Blind Spot is a film about the effects a tragedy has on a family. It follows a mother (Pia Tjelta) and a father (Anders Baasmo Christiansen) as they try to understand their daughter’s self-destructive actions and come to realize that she has been suffering mentally for a long time without them noticing it. “The movie’s title, Blind Spot, is revealing it all I think,” says director Tuva Novotny about the film’s subject matter. “The story is about the blind spots within mental illness: What we don't see, what we don't talk about and how we can fill those blanks in order to create less isolation and stigma around mental illness. That is my mission with this movie: To open up the climate around this subject and contribute to preventative methods within the area by saying: ‘You are not alone’. Talking about it helps.”
The film is shot in one single take and in real time – 98 minutes – as it follows two female teenage handball players as they end their practice and walk home through a suburb of Oslo while talking about everyday issues. Nothing seems out of the ordinary. The girls talk as girls talk. They separate and the camera follows one girl up the stairs and as she enters the apartment to talk to her mother. All of a sudden, she is gone from the camera frame. “I actually felt the whole process to be fully liberating,” says Novotny about the one take approach. “That it created a framework where all can and should happen; where the pauses and stumbles and insecurities of the situation become the likes of our everyday lives. On the contrary, I often feel moviemaking and its normal structure of ”cut”, ”reset”, ”action”, to be limiting, because one never really gets into the energy zone of impulses having the time to organically appear, and situations to unravel at the true pace of life.”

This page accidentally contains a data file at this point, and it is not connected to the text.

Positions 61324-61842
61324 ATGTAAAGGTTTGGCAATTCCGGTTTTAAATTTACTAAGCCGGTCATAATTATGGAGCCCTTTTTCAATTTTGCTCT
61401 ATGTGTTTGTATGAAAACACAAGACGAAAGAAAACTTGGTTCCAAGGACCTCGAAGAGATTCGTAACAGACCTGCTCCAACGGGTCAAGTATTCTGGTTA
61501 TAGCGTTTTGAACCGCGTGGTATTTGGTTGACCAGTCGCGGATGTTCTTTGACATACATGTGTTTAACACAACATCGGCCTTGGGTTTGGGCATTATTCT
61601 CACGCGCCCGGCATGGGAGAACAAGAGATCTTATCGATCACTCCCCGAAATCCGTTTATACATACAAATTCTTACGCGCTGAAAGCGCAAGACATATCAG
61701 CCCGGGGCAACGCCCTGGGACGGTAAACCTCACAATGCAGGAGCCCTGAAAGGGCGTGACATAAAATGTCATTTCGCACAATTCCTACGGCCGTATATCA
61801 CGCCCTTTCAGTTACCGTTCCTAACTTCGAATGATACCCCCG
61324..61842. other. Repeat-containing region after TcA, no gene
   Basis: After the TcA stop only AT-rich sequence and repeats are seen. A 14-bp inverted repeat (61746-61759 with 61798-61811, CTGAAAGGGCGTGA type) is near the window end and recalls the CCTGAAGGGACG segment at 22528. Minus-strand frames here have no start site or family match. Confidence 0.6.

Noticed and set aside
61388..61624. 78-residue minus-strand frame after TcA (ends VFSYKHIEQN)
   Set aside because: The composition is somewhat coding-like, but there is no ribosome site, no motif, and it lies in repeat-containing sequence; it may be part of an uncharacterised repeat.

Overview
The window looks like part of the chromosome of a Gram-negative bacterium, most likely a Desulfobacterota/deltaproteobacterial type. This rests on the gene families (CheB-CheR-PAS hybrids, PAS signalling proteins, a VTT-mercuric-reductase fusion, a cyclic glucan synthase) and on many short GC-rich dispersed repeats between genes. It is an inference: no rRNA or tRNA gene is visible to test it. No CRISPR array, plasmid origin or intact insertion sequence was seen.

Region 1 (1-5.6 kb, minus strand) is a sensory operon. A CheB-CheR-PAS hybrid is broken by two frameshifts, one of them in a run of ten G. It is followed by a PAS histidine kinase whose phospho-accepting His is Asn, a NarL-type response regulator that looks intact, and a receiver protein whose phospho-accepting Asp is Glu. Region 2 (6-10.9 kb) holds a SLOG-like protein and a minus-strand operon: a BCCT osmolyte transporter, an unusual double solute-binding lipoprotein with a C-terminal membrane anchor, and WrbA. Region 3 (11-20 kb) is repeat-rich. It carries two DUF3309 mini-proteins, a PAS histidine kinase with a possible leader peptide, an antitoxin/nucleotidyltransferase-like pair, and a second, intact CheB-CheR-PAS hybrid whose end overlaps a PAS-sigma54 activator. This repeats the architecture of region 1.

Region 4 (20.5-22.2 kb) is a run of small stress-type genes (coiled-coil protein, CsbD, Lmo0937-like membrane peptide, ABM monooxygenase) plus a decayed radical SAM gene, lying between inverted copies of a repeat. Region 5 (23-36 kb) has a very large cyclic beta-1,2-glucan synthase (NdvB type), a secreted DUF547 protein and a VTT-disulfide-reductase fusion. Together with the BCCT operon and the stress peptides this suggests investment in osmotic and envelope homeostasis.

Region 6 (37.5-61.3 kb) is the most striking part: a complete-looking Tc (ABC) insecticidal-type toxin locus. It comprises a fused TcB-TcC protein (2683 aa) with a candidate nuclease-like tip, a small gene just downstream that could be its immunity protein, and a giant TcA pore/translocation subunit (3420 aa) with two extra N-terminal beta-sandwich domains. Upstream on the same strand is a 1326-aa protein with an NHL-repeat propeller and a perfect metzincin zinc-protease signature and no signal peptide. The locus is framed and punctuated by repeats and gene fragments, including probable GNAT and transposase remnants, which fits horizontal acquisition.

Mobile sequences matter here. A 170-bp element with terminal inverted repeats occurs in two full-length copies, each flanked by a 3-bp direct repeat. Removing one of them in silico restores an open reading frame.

However, this approach was demanding for the actors. In particular for Pia Tjelta, who plays the devastated mother and whose performance carries the film. Nora Mathea Øien plays the daughter, Tea. Per Frisch, Marianne Krogh and Oddgeir Thune also appear in central roles. “I would say it brought everyone to their utmost concentration. It also created a situation where both crew and cast had to let go of our normal routines and just dive into it. ”See you on the other side” became very accurate. At the same time; it felt like the world cup finals; the whole set became one, as we all knew we had to perform our best for the hour and a half that the movie lasted. It was an extreme rush and sense of ‘being in the situation’. Which to me is what we are always struggling to create when telling stories; a sense of here and now.”
This is Swedish actress Tuva Novotny’s feature directing debut. She is currently working on her second feature film, Britt-Marie Was Here, based on the book written by Fredrik Backman, who wrote the Oscar-nominated A Man Called Ove. It is the story of a 63-year-old woman who gets divorced after 40 years of marriage and sets out to start her own life by getting her first job ever, sending the message: It is never too late to start again.